Visiting the Lilacs
On those heady days in early May when a second day stretched out before us—at least that’s what it felt like to me to have so much time outside after school—I had a ritual. I would Visit the Lilacs, first to see their childlike leaves, a perfect green, evenly veined, smooth and soothing, and then, as spring carried on, to the delicate purple flowers, watching them pop out, first the buds, and then one little bloom, hope and possibility. Spring smells like lilacs.
Our lilac bush stood in the far corner of the yard, once part of a veritable thicket of maples and other New England plants, before the side fence went up, separating our yard from the window of the garage next door, in which once the older neighborhood kids locked me in and then left, my mother finding me only after I screamed myself hoarse. That garage, with a brick chimney, is slowly succumbing to nature, bright green moss overtaking the roof, the sight of it has become a muse when I visit my parents.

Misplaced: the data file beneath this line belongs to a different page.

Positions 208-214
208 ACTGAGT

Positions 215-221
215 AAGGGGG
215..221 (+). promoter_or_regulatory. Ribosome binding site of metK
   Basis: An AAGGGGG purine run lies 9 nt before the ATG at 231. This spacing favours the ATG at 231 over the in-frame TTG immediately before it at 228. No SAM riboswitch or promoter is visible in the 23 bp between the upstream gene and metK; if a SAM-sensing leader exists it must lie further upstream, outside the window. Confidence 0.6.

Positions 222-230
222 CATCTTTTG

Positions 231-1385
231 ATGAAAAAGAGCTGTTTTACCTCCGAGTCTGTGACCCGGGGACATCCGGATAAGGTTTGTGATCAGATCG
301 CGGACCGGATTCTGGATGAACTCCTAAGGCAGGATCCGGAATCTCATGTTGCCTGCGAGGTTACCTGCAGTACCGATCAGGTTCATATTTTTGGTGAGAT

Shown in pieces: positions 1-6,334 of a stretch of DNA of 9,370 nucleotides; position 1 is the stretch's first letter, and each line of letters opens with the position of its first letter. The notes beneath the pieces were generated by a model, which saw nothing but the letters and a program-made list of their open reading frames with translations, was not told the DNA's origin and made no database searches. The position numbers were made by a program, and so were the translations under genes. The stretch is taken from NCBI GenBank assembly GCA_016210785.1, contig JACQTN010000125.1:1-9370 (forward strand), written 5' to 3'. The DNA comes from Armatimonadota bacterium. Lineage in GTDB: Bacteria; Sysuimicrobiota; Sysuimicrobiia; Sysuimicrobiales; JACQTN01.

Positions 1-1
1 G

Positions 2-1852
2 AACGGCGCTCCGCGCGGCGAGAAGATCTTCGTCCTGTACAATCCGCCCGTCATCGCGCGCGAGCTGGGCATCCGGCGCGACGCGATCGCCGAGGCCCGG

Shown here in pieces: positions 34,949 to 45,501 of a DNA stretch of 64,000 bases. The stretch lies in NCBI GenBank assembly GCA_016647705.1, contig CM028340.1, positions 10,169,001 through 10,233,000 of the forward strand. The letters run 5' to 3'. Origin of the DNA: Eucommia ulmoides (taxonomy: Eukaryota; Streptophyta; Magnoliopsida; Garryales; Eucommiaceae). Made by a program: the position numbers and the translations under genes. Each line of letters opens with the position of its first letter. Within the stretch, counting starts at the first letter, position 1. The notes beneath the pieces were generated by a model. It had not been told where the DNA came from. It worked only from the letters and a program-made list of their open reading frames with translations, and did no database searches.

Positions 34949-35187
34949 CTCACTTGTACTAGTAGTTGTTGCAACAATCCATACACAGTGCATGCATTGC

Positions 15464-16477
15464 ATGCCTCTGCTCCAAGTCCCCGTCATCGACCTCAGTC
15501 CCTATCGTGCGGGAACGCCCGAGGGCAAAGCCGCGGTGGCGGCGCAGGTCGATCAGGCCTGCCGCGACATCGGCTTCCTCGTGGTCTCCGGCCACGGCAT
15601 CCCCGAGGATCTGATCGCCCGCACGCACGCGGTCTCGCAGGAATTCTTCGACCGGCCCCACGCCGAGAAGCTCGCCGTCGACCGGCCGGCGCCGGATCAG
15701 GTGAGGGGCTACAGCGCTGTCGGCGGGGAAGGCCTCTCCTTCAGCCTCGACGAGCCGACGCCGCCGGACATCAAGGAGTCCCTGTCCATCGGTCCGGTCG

I think I was locked in the garage in winter, but that might be because I conflate it some with a different memory—this one where I was a culprit, my best friend and I having dyed snow with food coloring, and, then, deciding that we needed to do something with our creation, chucked a bunch of it in the trunk of my neighbor’s white Cadillac.
That’s my one clear memory of Dick, excuse me, Mr. ____, the second husband of our neighbor Kathy. They may have been actual swingers. It was the seventies, after all, or maybe the very early eighties. All I remember is that my dad went to one of their parties once and came straight home.
The lilac bush didn’t just loom large in my child’s memory. It actually was larger, a younger boy from the Christian school, the brother of my sister’s friend, climbed up it and jumped on it until it broke. I don’t remember if I actually saw this happen, or if I imagined the scene in my mind after my heartbroken mother told me what had happened to the lilac.
That kid went to prison for murder before he could graduate high school, his illness having been mistaken for sin.
I still Visit the Lilacs at my parents’ house in spring, though the flowers are not as many or as strong. Mostly, though, I Visit the Lilacs of a neighbor’s garden, the flowers close enough to the road to be able to bend down or look up. Sometimes, I touch one of the simple leaves.
On the way home yesterday, I saw a boy up in a beautiful Japanese maple with sunshot new red leaves. He shook the branches and I flashed to spring and hope and what can happen next. I spoke softly to the boy as I passed under the tree, in hope and dread.
Gallery: Sundry Wonders
Click on an image to view the gallery.